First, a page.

Figure 3. Final energy-minimized poses of atypical inhibitors docked at the DAT primary (S1) and vestibular (S2) substrate binding sites.

Selected binding pocket residues are labeled and rendered as sticks; bound ligand molecules (also shown as sticks) are highlighted using gray-colored carbon atoms. The distance between the carboxylate oxygen atom of D79 and the ring hydroxyl moiety of Y156 is displayed in the lower right of each panel (in yellow). (A, B) (R)-modafinil docked at the S1 and S2 sites, respectively—at the S1 site (A), modafinil primarily interacts with D79 and adjacent TM1 residues, whereas at the S2 site (B), it mainly interacts with residues that form the extracellular gating network. (C, D) (S)-bupropion docked at both the S1 (C) and S2 sites (D). Note that for each of the DAT/inhibitor models, the bound inhibitor molecule does not disrupt the D79-Y156 hydrogen bond (i.e. the interatomic distance remains less than 3.5 Å following adaptive docking procedures).

Figure 4. Molecular interaction diagrams of docked atypical inhibitors.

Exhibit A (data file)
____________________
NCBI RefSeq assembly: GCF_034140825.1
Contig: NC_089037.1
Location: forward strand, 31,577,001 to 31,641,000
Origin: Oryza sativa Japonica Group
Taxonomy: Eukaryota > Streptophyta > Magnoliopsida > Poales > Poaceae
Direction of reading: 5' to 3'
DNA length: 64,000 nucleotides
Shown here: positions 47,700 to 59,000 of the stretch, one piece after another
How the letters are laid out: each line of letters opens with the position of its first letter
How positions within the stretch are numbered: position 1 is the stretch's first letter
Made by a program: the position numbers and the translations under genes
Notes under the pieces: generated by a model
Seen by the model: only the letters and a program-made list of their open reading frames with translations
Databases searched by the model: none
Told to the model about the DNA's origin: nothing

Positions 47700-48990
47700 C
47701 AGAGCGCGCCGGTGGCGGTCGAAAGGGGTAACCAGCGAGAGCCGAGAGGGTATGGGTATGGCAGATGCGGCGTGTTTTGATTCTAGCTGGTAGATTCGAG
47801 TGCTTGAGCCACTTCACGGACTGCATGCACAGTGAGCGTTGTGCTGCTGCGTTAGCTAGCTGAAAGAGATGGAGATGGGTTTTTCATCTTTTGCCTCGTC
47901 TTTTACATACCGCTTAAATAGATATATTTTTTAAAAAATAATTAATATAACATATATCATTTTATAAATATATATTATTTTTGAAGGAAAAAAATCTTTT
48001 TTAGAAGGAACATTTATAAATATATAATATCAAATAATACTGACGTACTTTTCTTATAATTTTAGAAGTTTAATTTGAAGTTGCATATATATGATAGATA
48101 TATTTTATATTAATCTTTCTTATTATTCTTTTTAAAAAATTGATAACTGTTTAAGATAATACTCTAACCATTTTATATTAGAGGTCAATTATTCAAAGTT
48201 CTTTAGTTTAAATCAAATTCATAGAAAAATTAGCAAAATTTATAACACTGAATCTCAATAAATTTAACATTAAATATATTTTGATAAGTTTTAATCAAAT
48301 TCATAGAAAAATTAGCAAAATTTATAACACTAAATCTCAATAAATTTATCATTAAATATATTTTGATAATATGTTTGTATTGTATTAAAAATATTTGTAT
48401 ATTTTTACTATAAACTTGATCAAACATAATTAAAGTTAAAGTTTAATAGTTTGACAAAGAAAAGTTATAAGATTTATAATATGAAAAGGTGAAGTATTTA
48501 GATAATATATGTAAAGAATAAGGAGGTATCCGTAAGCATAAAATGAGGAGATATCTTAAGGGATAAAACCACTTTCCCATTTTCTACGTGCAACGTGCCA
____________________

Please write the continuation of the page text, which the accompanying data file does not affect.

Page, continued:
For each panel, the interaction map depicts DAT residues located within 4.5 Å of the bound inhibitor molecule (hydrophobic residues are colored green and polar residues are purple). The most significant (non van der Waals) DAT/ligand interactions are indicated with dotted lines and a symbol depicting the chemistry of the interaction formed: side-chain hydrogen bond (green), main-chain hydrogen bond (blue), cation-π bond (+) or aromatic π-stacking (). (A, B) Residue interaction maps for modafinil bound at the S1 (A) and S2 sites (B). (C, D) Interaction maps for bupropion bound at the S1 (C) and S2 sites (D), respectively. For both of the atypical inhibitors, binding at the S1 site (panels A and C) gives rise to few strong interactions with the DAT—only their protonated nitrogen atoms form hydrogen bonds—suggesting that recognition of these relatively modest inhibitors (Ki>100 nM) is influenced more by molecular shape and steric bulk than by specific polar interactions.